I was in the dark emotionally and spiritually, trying to alleviate my symptoms through nothing but increased exercise and meditation on Scripture. While Scripture did help me to persevere in the faith, my depression stayed.

I remember one night, while at a dinner with my wife and in-laws, I began to hyperventilate, sinking quickly into a panicked depression. I excused myself from the table and and did exactly what my doctor told me to do in such a situation: blow into a paper bag. After asking to be excused, I went into a restroom stall, blowing furiously into my brown paper bag. To my terror, breathing into the bag was an exercise in futility; it did nothing to lift my mood. I thought, “How pathetic am I?". None of the remedies suggested to me were fixing my problem. My inability to get better led to absolute hopelessness, which meant that...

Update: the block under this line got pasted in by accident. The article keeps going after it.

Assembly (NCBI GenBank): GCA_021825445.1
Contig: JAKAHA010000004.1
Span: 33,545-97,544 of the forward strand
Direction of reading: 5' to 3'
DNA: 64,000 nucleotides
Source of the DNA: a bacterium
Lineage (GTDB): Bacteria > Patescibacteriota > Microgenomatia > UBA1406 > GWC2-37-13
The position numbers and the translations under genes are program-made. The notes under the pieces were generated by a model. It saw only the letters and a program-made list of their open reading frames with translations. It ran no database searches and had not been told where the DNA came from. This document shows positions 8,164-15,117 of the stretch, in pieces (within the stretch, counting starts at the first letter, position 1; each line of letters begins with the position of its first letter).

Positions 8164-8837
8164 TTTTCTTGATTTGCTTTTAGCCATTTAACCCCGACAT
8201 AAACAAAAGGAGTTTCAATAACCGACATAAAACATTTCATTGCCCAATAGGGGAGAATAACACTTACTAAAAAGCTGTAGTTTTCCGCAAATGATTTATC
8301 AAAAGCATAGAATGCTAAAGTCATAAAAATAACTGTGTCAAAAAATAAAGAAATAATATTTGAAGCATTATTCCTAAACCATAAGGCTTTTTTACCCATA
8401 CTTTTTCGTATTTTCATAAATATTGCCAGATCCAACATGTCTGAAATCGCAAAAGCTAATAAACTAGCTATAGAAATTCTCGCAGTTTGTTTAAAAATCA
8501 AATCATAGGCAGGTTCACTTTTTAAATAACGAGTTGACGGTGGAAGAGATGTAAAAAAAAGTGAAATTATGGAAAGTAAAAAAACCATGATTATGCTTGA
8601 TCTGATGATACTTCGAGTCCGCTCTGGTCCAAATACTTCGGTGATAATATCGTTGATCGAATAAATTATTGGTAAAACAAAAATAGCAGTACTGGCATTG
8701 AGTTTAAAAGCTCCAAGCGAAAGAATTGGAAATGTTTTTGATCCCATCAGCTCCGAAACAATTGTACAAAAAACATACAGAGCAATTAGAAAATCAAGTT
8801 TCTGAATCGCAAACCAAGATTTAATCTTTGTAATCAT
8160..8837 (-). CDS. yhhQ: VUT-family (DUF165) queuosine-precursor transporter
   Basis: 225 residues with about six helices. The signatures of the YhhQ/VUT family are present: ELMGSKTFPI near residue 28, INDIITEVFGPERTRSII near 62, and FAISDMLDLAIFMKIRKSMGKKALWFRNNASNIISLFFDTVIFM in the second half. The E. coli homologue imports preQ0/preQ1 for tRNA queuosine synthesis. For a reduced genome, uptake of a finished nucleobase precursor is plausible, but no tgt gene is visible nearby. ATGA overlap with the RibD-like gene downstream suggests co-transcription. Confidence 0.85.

At a certain point, suicide became a viable option to me, a way of escape. I remember thinking, while out to eat with my family, “I will go outside and jump in front of a car.” Then, at least, I would not have to live a life of agony. In my depression, I felt cut off from God. Like the Prophet Jeremiah, I found myself lamenting my existence from a deep cistern of despair.

I was also sure that I was a terrible burden to everyone. Now I realize that this is a common scheme of the devil, The Greek word for devil, diabolos means slanderer.  The demons were telling me that I was in a no man's land. They sought to isolate my lack of faith in God and insinuate that He did not care about me anymore. Remember this: Satan will heap insults onto your own feelings of failure self-loathing; he did it to me. He will attempt to discount the biological nature of your depression, telling you that your problem is spiritual. Our Lord Jesus Christ, said about him, “You belong to your father, the devil, and you want to carry out your father's desire. He was a murderer from the beginning, not holding to the truth, for there is no truth in him. When he lies, he speaks his native language, for he is a liar and the father of lies” (John 8:44)

Lastly, I began to believe that I was better off dead than alive.